A few years ago a co-worker of mine mentioned that back in his home province of New Brunswick someone started up a recycling facility in order to process Tim Hortons cups as they currently were not able to recycle them at regular plants. I thought that seemed a bit extreme until I looked into the issue and discovered that the venture was warranted.
Per the company’s website, it does state that the cups are not recyclable just anywhere, and actually nowhere West of Ontario and even if the majority of store locations are situation in that Province, it still does not provide answers for the rest of Canada. “The Tim Hortons coffee cup is recyclable where facilities exist, such as in Moncton, New Brunswick and Windsor, Ontario.” [Tim Hortons FAQ]
This has been a concern for years as this article from The Concordian indicates:
According to a 2004 litter survey conducted by Nova Scotia’s Department of Environment and Labour, Tim Hortons’ disposable cups are the most common item littering public spaces.
According to the survey, Tim Hortons is a significant contributor to North America’s litter pollution levels. And as the franchise expands, so does the amount of litter resulting from its operation.
In Nova Scotia, Tim Hortons cups accounted for 22 per cent of all identifiable waste. With 2,540 Tim Hortons restaurants in Canada, and another 273 now in the United States, the chain’s litter levels are continuing to rise.
At first it was the wax coating on the inside of the cup that caused the issue, then it was the plastic lids.
But in all honesty, litter is the visible part of the problem. The real issue is the sheer number of cups that end up in landfill, 1,000,000 a day in Toronto alone. [Canadian Content]
Now my first response is to encourage the use of travel mugs, however during Roll up the Rim to Win time, cups play an important role in this contest that captivates our entire nation.
Many have argued that the cups should have nothing to do with the contest and that there should be a small scratch card instead [CTV] however in an email I received from Tim Hortons this morning, that wouldn’t be the best option either.
“Throughout the Roll Up The Rim contest, our take-out cups serve two purposes; one as the coffee cup, and the other as the contest â€œentry formâ€. If a customer has a hot beverage in a china cup, an entry form of some kind is still required, and in this case, it is the paper cup.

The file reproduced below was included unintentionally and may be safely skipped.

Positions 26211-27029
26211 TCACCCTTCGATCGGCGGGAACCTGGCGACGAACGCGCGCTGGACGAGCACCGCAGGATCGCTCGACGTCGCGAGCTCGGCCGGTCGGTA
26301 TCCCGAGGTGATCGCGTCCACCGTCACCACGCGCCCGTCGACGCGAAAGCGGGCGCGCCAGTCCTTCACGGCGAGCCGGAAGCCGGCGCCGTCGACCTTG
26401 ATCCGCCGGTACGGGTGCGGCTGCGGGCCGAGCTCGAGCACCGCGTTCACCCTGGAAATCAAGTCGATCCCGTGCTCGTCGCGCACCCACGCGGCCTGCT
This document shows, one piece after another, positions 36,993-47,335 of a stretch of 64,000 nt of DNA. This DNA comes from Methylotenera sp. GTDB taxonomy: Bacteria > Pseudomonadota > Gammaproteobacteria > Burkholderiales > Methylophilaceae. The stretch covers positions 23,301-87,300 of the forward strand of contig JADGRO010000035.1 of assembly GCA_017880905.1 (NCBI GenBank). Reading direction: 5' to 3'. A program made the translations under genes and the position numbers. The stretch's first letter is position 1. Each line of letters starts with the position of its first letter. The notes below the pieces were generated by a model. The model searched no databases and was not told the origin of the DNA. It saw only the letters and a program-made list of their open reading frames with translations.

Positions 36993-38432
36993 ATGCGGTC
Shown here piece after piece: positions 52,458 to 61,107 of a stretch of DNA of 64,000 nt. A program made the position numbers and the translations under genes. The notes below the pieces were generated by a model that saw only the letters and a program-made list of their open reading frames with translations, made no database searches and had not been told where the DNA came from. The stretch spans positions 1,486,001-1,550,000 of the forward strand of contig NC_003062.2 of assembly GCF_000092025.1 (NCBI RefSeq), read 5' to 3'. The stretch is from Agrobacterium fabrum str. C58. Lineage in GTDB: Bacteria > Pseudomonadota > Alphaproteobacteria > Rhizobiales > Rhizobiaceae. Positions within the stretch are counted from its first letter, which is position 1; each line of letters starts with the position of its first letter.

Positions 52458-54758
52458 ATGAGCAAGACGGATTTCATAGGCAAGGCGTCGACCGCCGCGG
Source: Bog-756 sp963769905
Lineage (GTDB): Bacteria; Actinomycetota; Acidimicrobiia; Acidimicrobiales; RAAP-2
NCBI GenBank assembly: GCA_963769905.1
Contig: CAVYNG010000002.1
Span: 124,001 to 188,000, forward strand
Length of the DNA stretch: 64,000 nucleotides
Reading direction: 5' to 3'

In the past we have investigated the option of having a scratch card rather than the roll up tab, however, having scratch cards printed would actually increase the paper usage because our cups are already going to be printed regardless of the contest, and thus, serve a ‘double purpose’. Nonetheless, a copy of your comments and suggestion for scratch cards have been forwarded to the appropriate personnel in our Marketing Department for review.”
One positive note is that this year you can enter the contest without buying a single cup through their daily prize draw (although you do have to give out your name, email, and phone number).
But aside from the current event, the cups are still a big issue the rest of the year when it comes to litter, recycling and sustainability even with in-store options like china mugs.
… observations over a four-day period at the Tim Hortons on the corner of Sherbrooke and University St., Lau and Leung found that many paper cups were used needlessly, either because dine-in customers weren’t given china mugs, or because disposable cups were being used for “double-cupping” hot drinks. [2005 – The Concordian]
Essentially, it’s up to folks not to litter, up to Tim Horton’s to come up with a eco-friendly cup (which we know can be done) and up to municipalities to create processing and recycling stations that can handle all the double-doubles out there.
A wise move by Timmyâ€™s, then to partner with Turtle Island Recycling and begin a Toronto recycling program of its own. Cup recycling bins will be available at select locations across the city, with a steady expansion across Toronto planned.
â€œPeople understand that weâ€™re not responsible for litter,â€ Timâ€™s SVP, Corporate Affairs Nick Javor told me, â€ but they want us to be a part of the solution.â€ Other green moves by Tim Hortons include a 10-cent coffee discount if customers bring their own mugs, and coffee grounds composting programs in select areas.
As for the Roll Up The Rim contest, Javor tells me itâ€™s under review. If coffee cup recycling becomes commonplace across Canada, though, the earth-friendliness of the contest wonâ€™t be a question anymore. [PR in Canada]
It looks like out West we’ll have to find our own ways to be responsible with cup litter, at least until we can get a processor out here. I’m thinking, if there are charges now for the use of plastic bags in stores, why not do that as well for paper or plastic cup usage? Which brings us to a poll:
If you’d like to have your say, you can also sign this online petition.